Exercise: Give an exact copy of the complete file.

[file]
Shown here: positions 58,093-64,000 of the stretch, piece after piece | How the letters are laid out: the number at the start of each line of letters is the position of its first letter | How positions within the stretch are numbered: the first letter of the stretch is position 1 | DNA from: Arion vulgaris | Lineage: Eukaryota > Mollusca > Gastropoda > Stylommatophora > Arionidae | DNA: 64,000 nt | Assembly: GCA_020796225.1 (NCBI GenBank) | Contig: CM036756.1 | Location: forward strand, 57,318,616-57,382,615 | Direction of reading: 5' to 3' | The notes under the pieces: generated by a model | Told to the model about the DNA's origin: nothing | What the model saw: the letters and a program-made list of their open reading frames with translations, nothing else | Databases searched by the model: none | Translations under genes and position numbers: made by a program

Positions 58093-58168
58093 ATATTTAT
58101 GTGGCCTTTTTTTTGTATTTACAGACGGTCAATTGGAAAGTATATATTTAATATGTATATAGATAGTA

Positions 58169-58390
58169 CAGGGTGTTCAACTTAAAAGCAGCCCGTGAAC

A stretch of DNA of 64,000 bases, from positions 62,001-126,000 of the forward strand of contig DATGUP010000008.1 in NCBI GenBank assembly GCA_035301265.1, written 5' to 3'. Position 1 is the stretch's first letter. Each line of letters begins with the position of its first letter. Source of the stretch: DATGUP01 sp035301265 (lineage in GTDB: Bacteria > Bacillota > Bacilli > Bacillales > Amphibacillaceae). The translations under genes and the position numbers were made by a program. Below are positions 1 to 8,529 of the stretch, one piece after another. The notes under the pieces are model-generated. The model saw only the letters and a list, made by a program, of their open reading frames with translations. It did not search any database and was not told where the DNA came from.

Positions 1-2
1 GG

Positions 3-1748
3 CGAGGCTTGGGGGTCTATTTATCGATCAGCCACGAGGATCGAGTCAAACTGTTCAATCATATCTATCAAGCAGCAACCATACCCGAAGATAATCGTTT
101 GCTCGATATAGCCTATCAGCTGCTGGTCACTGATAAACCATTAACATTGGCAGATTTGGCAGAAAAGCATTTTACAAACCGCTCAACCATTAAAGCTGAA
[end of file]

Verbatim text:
Shown here: positions 58,093-64,000 of the stretch, piece after piece | How the letters are laid out: the number at the start of each line of letters is the position of its first letter | How positions within the stretch are numbered: the first letter of the stretch is position 1 | DNA from: Arion vulgaris | Lineage: Eukaryota > Mollusca > Gastropoda > Stylommatophora > Arionidae | DNA: 64,000 nt | Assembly: GCA_020796225.1 (NCBI GenBank) | Contig: CM036756.1 | Location: forward strand, 57,318,616-57,382,615 | Direction of reading: 5' to 3' | The notes under the pieces: generated by a model | Told to the model about the DNA's origin: nothing | What the model saw: the letters and a program-made list of their open reading frames with translations, nothing else | Databases searched by the model: none | Translations under genes and position numbers: made by a program

Positions 58093-58168
58093 ATATTTAT
58101 GTGGCCTTTTTTTTGTATTTACAGACGGTCAATTGGAAAGTATATATTTAATATGTATATAGATAGTA

Positions 58169-58390
58169 CAGGGTGTTCAACTTAAAAGCAGCCCGTGAAC

A stretch of DNA of 64,000 bases, from positions 62,001-126,000 of the forward strand of contig DATGUP010000008.1 in NCBI GenBank assembly GCA_035301265.1, written 5' to 3'. Position 1 is the stretch's first letter. Each line of letters begins with the position of its first letter. Source of the stretch: DATGUP01 sp035301265 (lineage in GTDB: Bacteria > Bacillota > Bacilli > Bacillales > Amphibacillaceae). The translations under genes and the position numbers were made by a program. Below are positions 1 to 8,529 of the stretch, one piece after another. The notes under the pieces are model-generated. The model saw only the letters and a list, made by a program, of their open reading frames with translations. It did not search any database and was not told where the DNA came from.

Positions 1-2
1 GG

Positions 3-1748
3 CGAGGCTTGGGGGTCTATTTATCGATCAGCCACGAGGATCGAGTCAAACTGTTCAATCATATCTATCAAGCAGCAACCATACCCGAAGATAATCGTTT
101 GCTCGATATAGCCTATCAGCTGCTGGTCACTGATAAACCATTAACATTGGCAGATTTGGCAGAAAAGCATTTTACAAACCGCTCAACCATTAAAGCTGAA